INDIANAPOLIS -- The NCAA will consider postponing games in the men's and women's basketball tournaments and other national championships if war with Iraq begins this week.
President Myles Brand acknowledged Monday for the first time that the NCAA was checking the availability of arenas and hotels for the days after first and second-round games are scheduled to be completed. That would give the officials more flexibility in making a decision about postponements.
''We don't know when it will start, and we have to be respectful of our men and women in uniform,'' Brand said following an NCAA town hall meeting on sportsmanship that was sponsored by Indianapolis television station WISH.
''On the other hand, I think we have to be very careful not to let Saddam Hussein control our lives. We have to balance those,'' he said.
The primary consideration, Brand said, would be the safety of the athletes and fans.
Brand said his office has been in contact with the Homeland Security Department and security officials as it finishes contingency plans. He declined to give details, saying they would be announced as events take place.
He also said there has been no determination about changes in television coverage.
CBS holds the rights to the men's tournament, but the network, which is owned by Viacom, has discussed switching the games to ESPN if CBS needs more air time for war coverage.
ESPN and ESPN2 already are scheduled to show the women's tournament. NCAA vice president Donna Noonan said Sunday she had been assured by ESPN that the women's games would not be affected.
If a deal cannot be reached with ESPN, the games could be shown on other Viacom-owned networks such as such as MTV, UPN, BET or TNN.
''We're doing a lot of planning, but we don't know what direction it will go,'' Brand said.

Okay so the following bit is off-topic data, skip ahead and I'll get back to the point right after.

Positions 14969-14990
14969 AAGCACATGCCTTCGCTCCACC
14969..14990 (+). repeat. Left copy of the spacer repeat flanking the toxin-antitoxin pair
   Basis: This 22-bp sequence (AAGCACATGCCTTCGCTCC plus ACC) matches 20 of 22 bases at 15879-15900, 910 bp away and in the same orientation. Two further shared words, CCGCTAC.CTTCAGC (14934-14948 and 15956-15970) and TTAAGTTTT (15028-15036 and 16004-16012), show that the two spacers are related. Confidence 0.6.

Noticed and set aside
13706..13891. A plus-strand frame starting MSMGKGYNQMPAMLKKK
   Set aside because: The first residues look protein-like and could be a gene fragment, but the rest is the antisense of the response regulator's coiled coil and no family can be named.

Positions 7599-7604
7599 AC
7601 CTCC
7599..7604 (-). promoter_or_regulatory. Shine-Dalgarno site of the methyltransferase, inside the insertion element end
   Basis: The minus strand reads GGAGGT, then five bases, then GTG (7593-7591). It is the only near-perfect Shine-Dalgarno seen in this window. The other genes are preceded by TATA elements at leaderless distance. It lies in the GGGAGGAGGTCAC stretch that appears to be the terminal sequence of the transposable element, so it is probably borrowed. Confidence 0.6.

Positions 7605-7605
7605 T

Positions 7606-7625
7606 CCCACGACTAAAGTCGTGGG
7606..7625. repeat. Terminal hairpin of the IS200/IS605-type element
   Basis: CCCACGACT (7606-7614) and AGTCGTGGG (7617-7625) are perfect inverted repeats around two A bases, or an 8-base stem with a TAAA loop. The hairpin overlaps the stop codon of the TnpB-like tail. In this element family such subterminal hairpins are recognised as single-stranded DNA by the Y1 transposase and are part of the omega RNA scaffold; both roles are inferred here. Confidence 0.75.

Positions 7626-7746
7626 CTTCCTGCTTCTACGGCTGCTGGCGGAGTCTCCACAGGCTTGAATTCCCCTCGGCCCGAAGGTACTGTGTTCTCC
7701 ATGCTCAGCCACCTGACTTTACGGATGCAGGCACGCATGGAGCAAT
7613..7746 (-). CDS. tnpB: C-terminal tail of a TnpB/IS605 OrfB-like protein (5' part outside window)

The NCAA men's tournament would be the first big sports event affected by any conflict in Iraq. The first game, between North Carolina-Asheville and Texas Southern, is scheduled for Tuesday night in Dayton, Ohio.
The rest of the first round begins Thursday, which would be after the 48-hour deadline President Bush set Monday night for Hussein to leave Iraq or face war.
The women's tournament begins Saturday.
Brand said other championships, such as those in men's and women's swimming and diving, and men's and women's ice hockey, would also have to be considered. Any decisions would be made in consultation with federal authorities and security officials. Brand's office would make the final call.
''We have to arrive at a position that makes the most sense for the NCAA,'' he said. ''But we don't want a tyrant to run our lives.''
Following the Sept. 11 attacks on New York City and the Pentagon, Brand, then president at Indiana University, postponed the Hoosiers' football game against Kentucky.
The next day, the NCAA called off all its events scheduled for that weekend.
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